Appalachians Against Pipelines

$4,000 to support efforts to stop the Mountain Valley Pipeline (MVP), a 300-mile-long, 42-inch diameter fracked gas pipeline currently under construction in West Virginia and Virginia that would contribute to annual greenhouse gas emissions of almost 90 million metric tons, but which local opposition has currently delayed by more than a year in various sensitive areas including National Forests and water crossings.

Climate Justice Alliance

$2,500 to support the Climate Justice Alliance Member Convening, bringing together grassroots and frontline community members to collectively build alignment and relationships, strengthen collective practices, and adapt CJA’s strategic plans to advance climate justice through 2020 and beyond grounded in a holistic, intersectional framework.

Movement Rights

$5,000 to support the Frontline Oil & Gas Action Summit to examine the impacts of the oil & gas industry on the Ponca Nation and communities of Oklahoma, share Indigenous-led strategies of resistance, and build united strategies for taking on the oil & gas industry in Oklahoma and beyond.

Ende Gelände

$2,000 to support the Scaling Our Climate Resistance Tour, with participation by activist from the strong and diverse radical climate justice movement that has been growing in Germany, founded on principles of frontline struggles, mass mobilization, direct action, and cooperation across organizational and tactical differences, which last fall led actions where 6,000 people collectively blocked coal infrastructure, along with staging 82 simultaneous tree sits that keep forests from being bulldozed.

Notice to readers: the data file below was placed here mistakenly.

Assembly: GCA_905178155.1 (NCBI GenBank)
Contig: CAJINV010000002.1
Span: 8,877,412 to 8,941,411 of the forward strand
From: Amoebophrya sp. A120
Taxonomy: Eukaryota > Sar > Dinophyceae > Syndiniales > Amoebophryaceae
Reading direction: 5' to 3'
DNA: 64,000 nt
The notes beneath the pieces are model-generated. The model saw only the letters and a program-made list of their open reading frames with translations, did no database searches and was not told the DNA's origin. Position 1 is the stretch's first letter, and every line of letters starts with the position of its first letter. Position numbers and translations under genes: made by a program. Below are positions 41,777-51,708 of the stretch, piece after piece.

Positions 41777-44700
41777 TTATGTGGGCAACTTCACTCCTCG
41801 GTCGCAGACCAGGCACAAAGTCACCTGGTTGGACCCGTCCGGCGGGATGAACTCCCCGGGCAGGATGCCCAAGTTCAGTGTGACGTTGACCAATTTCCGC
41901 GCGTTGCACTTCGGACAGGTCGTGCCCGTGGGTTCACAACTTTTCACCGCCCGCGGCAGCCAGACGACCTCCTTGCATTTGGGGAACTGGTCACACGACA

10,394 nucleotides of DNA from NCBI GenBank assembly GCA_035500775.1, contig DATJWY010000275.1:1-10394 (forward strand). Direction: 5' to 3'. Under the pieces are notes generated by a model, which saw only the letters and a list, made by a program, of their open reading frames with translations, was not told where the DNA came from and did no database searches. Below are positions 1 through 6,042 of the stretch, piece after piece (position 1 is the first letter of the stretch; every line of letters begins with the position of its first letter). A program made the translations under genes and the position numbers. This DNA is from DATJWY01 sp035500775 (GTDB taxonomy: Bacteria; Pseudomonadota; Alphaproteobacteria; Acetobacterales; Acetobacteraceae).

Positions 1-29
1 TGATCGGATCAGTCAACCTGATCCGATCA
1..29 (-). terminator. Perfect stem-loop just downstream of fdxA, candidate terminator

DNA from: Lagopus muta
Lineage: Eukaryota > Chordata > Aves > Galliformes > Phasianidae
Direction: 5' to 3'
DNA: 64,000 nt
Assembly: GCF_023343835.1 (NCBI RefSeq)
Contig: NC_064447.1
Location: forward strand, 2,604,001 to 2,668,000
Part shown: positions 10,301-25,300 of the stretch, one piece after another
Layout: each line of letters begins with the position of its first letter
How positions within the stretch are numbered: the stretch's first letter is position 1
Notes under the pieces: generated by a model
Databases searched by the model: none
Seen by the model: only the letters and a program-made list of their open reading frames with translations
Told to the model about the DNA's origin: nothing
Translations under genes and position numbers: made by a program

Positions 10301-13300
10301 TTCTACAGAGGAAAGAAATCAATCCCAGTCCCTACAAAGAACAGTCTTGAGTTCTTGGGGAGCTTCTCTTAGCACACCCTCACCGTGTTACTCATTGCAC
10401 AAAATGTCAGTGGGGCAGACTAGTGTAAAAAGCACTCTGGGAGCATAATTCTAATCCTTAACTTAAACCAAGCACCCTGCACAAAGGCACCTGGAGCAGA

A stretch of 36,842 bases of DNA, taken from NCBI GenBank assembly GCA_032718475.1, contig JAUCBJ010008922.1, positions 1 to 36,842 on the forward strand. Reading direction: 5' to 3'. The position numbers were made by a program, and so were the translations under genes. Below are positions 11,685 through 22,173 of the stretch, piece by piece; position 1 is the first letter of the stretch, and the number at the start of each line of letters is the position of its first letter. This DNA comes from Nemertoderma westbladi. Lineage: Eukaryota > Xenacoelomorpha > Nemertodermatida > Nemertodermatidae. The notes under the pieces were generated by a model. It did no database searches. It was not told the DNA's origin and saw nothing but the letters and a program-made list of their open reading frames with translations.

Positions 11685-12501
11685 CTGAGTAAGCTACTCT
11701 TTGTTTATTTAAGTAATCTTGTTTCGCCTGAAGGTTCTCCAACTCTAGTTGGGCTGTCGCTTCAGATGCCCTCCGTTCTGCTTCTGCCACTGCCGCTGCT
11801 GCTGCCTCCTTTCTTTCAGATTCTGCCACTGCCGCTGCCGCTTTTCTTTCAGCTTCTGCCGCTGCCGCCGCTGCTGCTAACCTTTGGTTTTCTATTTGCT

Unist’ot’en Camp

$5,000 to support efforts to re-establish Indigenous governance over Wet’suwet’en territory and protect it from several proposals to construct oil and gas pipelines, including the 420-mile Coastal GasLink pipeline that would carry fracked gas from northeast British Columbia to LNG Canada, a massive proposed liquefied natural gas (LNG) terminal that exemplifies the sector’s climate and human rights impacts.

Black Belt Citizens Fighting for Health and Justice

$2,500 to support community organizing, developing local leadership, trainings, and partnerships work in Uniontown, Alabama that is seeking to address impacts of 4 million tons of toxic coal ash waste that were transported to a landfill nearby the city, which is home to 90% Black residents, after the largest industrial spill in U.S. history.

Native Organizers Alliance

$10,000 to support a training for trainers and broader Native-led gathering towards building a multi-faceted South Dakota Tribes and national organizing and capacity building strategy centered on Lakota traditional practices of community building in an effort to prepare grassroots Native and non-Native communities for efforts to stop construction of the KXL pipeline if and when it moves forward.

Texas Environmental Justice Advocacy Services (TEJAS)

$3,000 to support activities related to the Peoples’ Tribunal on Harvey Recovery, an event meant to uplift the first-hand accounts of Hurricane Harvey’s flooding, the impacts of climate change on the most vulnerable populations, and the status of slow, ongoing recovery efforts a year later in the Houston area, which is home to the largest concentration of petrochemical facilities, storage tanks and infrastructure in the world.

Urban Tilth

$10,000 to support Solidarity to Solutions (Sol2Sol) Week of activities as a counterpoint to the Global Climate Action Summit (GCAS), explicitly addressing the urgent need to stop new fossil fuel extraction and shift away from a fossil fuel driven economy, as well as the need to center the role of Indigenous peoples and frontline communities in protecting ecologically-critical ecosystems and to address the disproportionate impacts they suffer to their health, livelihood and culture from the effects of climate change and from destructive and invasive extractive industry mega-projects.

Louisiana Rise

$5,000 to support the Indigenous-led L’eau Est La Vie camps and related activities to protect water, communities and local ways of life from the Bayou Bridge pipeline in Louisiana, which would destroy over 600 wetland acres and disrupt some 700 water bodies, including the freshwater marshland of the Houma Nation and the fragile Atchafalaya Basin ecosystem.